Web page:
Pakistan’s 22nd engagement with the International Monetary Fund (IMF) — and its 15th since 1980 — i.e., its current Extended Fund Facility (EFF) programme for over $6 billion has resumed after a year-long temporary hiatus. Unlike many of the previous IMF programmes that got suspended or prematurely terminated because Pakistan could not keep up with the commitments (structural benchmarks, indicative targets) it made with the IMF, this time the programme was suspended on account of COVID-19.
IMF’s second quarterly review could not be concluded in February 2020, whereas the third, fourth, and fifth quarterly reviews could not be done due to the pandemic. These pending reviews were clubbed together and were completed in February 2021. A staff-level agreement was reached, and Pakistan’s case is being presented to the IMF’s executive board (probably by end March 2021) for release of the next tranche.
Originally, the IMF was supposed to provide over $6 billion under the 39-month programme ending in September 2022. A tranche of $500 million was to be released after every review. Thus, Pakistan was expecting a total of $2 billion for the four reviews (second to fifth) which got clubbed. However, instead of $2 billion, the IMF staff is seeking an approval of $500 million from its Executive Board — less than Pakistan’s expectations but at least it would keep Pakistan and the IMF’s current programme rolling. In fact, Pakistan’s engagement with the IMF enabled us to borrow, through the Fund’s rapid financing instrument, an additional $1.38 billion (over and above the EFF arrangement) for our COVID-19 response right at the beginning of the pandemic.
Subject to the Board’s approval, both the IMF and Pakistan have agreed to explore options, either to jack up the size of the tranches for the remaining reviews or extend the programme’s timeframe beyond September 2022.
This would also imply a fresh calibration of the macroeconomic framework, as the pre-Covid numbers and baselines agreed upon between the two parties are no longer relevant. Many of the reforms that Pakistan had committed to undertake may have to be put on hold (due to their transition costs to the masses) till COVID-19 recedes. Change in the reform calendar would imply a change in the EFF review schedule too.
It was not only our COVID-19 response that was dependent on the IMF. Unsustainable economies like ours are also in need of a seal of confidence from the IMF (a letter of comfort) to prove our creditworthiness to engage with other multilateral creditors. That is the context in which the resumption of the EFF was good news for Pakistan’s macroeconomic stability.
In the words of the IMF, “Pakistan has been facing long-standing economic challenges, including low revenue mobilisation, high fiscal deficit and indebtedness, low spending on education, health, and social programmes, and a weak external position (balance of payment, and foreign currency reserves).” The IMF further suggests that the above-mentioned economic challenges reflect the legacy of uneven and pro-cyclical economic policies in recent years aiming to boost growth, but at the expense of rising vulnerabilities and lingering structural and institutional weaknesses.” The IMF not only diagnoses the key challenges facing Pakistan’s economy, but also offers a prescription to address those challenges.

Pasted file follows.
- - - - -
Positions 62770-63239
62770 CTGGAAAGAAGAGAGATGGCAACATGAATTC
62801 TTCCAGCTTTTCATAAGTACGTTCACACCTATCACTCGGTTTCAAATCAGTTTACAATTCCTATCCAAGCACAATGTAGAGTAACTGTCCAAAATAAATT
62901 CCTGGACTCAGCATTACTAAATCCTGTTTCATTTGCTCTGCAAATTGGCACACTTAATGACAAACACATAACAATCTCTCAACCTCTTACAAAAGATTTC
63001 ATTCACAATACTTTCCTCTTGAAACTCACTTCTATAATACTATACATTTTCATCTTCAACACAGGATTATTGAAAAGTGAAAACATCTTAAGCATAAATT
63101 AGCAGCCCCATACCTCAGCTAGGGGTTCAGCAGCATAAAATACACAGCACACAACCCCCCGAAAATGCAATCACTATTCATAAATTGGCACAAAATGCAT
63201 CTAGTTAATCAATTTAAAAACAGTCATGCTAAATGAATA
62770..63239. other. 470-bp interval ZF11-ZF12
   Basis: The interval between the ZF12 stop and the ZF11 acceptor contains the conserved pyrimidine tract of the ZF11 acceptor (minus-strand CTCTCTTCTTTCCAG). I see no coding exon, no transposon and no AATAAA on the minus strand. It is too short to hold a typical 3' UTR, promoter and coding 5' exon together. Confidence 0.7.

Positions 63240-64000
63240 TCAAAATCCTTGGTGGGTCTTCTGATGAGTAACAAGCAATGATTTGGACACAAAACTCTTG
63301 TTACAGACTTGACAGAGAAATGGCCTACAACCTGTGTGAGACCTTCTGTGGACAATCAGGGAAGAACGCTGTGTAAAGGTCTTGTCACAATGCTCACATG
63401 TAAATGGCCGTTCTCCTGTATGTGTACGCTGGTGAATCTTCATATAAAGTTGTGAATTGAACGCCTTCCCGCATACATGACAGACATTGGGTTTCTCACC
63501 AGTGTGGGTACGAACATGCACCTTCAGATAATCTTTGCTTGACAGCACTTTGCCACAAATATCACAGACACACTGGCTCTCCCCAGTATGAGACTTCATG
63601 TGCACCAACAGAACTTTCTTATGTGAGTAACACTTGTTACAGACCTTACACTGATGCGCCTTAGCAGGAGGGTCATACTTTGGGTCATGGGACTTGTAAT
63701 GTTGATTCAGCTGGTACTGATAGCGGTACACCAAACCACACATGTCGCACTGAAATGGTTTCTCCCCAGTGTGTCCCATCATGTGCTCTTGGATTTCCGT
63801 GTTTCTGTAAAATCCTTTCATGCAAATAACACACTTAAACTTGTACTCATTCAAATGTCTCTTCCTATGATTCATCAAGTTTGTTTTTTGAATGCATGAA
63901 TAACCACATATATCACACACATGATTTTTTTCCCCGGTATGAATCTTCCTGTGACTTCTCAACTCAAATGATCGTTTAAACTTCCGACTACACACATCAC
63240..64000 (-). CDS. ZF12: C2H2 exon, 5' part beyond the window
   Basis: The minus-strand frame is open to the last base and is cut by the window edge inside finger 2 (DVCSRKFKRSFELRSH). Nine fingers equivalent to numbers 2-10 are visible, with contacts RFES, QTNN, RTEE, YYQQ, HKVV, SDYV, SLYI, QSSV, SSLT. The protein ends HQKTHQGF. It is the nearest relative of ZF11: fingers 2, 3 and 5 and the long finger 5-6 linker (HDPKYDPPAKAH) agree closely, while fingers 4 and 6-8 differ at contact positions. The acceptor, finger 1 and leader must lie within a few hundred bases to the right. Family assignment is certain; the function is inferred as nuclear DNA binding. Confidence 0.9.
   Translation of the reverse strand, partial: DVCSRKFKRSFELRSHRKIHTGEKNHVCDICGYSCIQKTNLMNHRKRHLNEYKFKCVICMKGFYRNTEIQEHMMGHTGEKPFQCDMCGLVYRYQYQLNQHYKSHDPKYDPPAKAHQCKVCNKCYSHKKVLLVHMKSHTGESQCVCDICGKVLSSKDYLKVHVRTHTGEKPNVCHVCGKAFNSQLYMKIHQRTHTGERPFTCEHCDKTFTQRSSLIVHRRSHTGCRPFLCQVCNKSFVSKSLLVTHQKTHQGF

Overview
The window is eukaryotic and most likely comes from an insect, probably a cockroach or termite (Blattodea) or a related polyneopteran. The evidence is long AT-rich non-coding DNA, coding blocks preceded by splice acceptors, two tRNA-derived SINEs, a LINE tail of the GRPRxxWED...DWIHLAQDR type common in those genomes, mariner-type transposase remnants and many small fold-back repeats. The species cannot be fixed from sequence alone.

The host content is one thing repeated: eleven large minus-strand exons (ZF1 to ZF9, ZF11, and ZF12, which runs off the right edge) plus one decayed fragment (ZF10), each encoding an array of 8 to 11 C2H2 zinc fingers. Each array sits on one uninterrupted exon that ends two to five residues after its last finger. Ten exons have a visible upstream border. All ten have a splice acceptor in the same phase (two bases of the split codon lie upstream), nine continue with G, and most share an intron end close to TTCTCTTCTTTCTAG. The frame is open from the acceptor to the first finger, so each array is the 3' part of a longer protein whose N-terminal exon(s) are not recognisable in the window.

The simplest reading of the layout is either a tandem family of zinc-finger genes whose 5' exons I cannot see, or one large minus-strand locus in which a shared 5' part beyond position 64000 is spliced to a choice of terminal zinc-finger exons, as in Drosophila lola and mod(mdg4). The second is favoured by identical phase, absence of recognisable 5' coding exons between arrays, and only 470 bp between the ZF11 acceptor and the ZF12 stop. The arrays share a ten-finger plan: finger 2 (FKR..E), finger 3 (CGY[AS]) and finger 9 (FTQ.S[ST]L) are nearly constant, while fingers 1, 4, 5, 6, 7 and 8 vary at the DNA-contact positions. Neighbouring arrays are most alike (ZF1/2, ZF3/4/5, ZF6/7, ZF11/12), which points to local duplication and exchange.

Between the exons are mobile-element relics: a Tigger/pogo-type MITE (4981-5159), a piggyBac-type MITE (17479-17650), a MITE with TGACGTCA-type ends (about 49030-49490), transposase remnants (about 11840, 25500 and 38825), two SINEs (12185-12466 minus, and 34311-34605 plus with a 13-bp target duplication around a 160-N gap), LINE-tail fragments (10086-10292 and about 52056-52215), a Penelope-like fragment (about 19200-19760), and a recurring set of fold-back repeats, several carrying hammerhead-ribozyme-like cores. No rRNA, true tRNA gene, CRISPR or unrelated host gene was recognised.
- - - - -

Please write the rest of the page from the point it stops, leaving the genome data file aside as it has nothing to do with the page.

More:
One of our chronic issues is the energy sector’s circular debt. The IMF wants the government to make the power sector financially viable by recovering the complete cost of energy. For this purpose, along with management improvements, cost reductions and recovery, and adjustments in tariffs and subsidies, it has asked for energy regulators, i.e., the Oil and Gas Regulatory Authority (OGRA), and the National Electric Power Regulatory Authority (NEPRA), to be given autonomy.
Low revenue mobilisation (read tax to GDP ratio) is another chronic issue denting our macroeconomic sustainability. It is a known fact that a narrow tax base, higher tax rates, and whimsical tax concessions are all problems that need to be addressed to avoid fiscal deficit. The IMF maintains that Pakistan needs to improve revenue mobilisation and ensure a more equitable and transparent distribution of the tax burden. In its opinion, to do the needful, the Federal Board of Revenue (FBR) should eliminate income and sales tax exemptions, reform the structure of corporate taxation to make it fairer and more transparent, and broaden the tax base to collect close to Rs. 5.9 trillion in the next fiscal year (One trillion rupees higher than the current year’s revenue target).
Loss-making state-owned enterprises is yet another issue confronting our economy. The IMF is stressing upon a comprehensive cost recovery and plugging of the fiscal haemorrhage of state-owned enterprises through better management, human resource rationalisation, and by following the principles of value for money.
Pakistan is fully committed to exit the grey list of the Financial Action Tax force (FATF). Grey-listing has no direct consequences on Pakistan’s borrowing ability from the IMF. However, its economic consequences could include higher costs of borrowing for the private sector on foreign financial transactions. The IMF has a structural benchmark that Pakistan completely address all the 27 action points prescribed by the FATF. Pakistan would not only have to address them to exit the FATF grey list, but also do so within a stipulated time period to meet the IMF’s indicative target.
Debt sustainability and transparency is another issue affecting our economy. The IMF has already been provided information on Pakistan’s public debt and loans from other countries (including China), in support of a comprehensive Debt Sustainability Analysis, which is a key component of an IMF-supported programme. Pakistan needs to ensure that its bilateral partners maintain their exposure throughout the EFF programme period and that the new financing is consistent with debt sustainability objectives. The IMF also emphasises that Pakistan remain within its pre-agreed primary deficit (difference between government revenue and expenditures, excluding interest payments).
The currency exchange rate, and the State Bank’s policy rate are the two major variables that, directly or indirectly, affect all walks of life. In six years (2013 to 2019), the State Bank sold almost $42 billion from its reserves in the open market to keep the conversion rate of the rupee against the dollar stable. On the advice of the IMF, the State Bank adopted a market-determined exchange rate. The IMF is asking for further autonomy for the State Bank of Pakistan, so that monetary policies remain unaffected by the federal government’s political considerations.